But by July 13, The New York Daily News was reporting that the match was false, the result of sloppy work by an NYPD lab technician who tainted both samples. Back to square one.

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Someone else connected to the case was also making headlines that summer in 2012. Dimitry Sheinman, who’d since moved to South Africa, married and fathered two children, returned to New York City, ostensibly to promote an upcoming book he was writing about the case—despite the book being unfinished and without a publisher or release date. But he said he was also returning with a message for police. Thanks to his powers of clairvoyance, he’d been mentally transported to the crime scene that day in 2004.

When a reporter with the Observer met with Sheinman and his wife at a café to discuss this vision, Sheinman described his process like this:

“This might be a little strange for you, but look at this, I’m not going to touch you,” he said, passing his fingers over our skin and ever-so-slightly grazing the arm hairs that rose up as he moved. “Here you’re starting to feel what I’m doing, and at first you didn’t, but then you did. And so, I was pulling a little bit on your flesh. I can go more deeper, then I know things about you. It’s like a computer, 0-1-1-1-0-0. That just shows me your amount of sensitivity; people sometimes block it. Like, I also—I know what you feel, it sounds creepy to regular people.”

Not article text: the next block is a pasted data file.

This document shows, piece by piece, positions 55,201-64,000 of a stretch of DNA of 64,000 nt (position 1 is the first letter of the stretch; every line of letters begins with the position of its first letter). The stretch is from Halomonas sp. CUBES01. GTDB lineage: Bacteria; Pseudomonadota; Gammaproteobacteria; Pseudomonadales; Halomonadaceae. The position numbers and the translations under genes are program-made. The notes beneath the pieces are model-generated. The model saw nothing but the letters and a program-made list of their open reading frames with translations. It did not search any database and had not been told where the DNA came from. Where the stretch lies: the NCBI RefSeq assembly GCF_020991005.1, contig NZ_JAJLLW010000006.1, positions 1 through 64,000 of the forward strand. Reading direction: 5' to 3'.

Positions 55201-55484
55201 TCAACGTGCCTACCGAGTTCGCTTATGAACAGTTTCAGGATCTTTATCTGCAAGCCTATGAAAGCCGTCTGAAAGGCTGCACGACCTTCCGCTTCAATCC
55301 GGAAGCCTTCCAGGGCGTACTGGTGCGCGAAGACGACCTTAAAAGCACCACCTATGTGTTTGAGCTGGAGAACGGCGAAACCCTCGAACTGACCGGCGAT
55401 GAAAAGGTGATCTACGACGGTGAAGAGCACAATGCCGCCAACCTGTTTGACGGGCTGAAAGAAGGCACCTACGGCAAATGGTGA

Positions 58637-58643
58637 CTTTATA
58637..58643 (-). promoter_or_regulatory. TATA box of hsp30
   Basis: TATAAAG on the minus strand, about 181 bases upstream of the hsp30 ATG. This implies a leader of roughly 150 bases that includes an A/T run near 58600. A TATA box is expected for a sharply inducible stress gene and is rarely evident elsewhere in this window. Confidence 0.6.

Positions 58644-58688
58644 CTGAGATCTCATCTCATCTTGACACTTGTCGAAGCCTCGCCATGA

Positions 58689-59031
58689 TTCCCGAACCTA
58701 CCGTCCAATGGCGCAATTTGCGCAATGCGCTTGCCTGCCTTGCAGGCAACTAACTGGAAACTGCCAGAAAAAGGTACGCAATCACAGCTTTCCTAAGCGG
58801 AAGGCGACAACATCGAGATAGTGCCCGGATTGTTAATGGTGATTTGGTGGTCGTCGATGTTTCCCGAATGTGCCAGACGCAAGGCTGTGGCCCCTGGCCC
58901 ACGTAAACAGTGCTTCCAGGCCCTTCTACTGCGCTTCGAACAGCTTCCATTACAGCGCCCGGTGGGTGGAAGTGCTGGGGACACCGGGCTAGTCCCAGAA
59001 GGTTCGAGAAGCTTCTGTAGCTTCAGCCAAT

So what did he see, high above where Sarah lay in a ravine in the park in Innwood? “I had a vision of the killer grabbing her and punching her and, as a result, smashing her ribs. So I said maybe she has a broken rib” He goes on to say he also saw her clothes stacked neatly, her tampon resting atop her stack of folded clothes. Furthermore, he suggests that stick that may have been placed between her legs. Some of those details were correct, some not.

In 2004, the D.A. had described Sheinman as the number one suspect in Sarah’s murder. But whether the police have evidence beyond Sheinman’s psychic statements, has been difficult to discern.

July of 2012, which for a few hours, seemed so fruitful, turned out to lead only to more dead ends.

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The next time the case makes headlines is May of 2014, and it does so in a big way. Once again the instigator is Sheinman. Once again he approaches the press. Near the ten-year anniversary of the case, Sheinman gave an exclusive interview to the New York Post that even the newspaper describes as “bizarre.” Its headline? “Suspect in Juilliard murder says victim still talks.”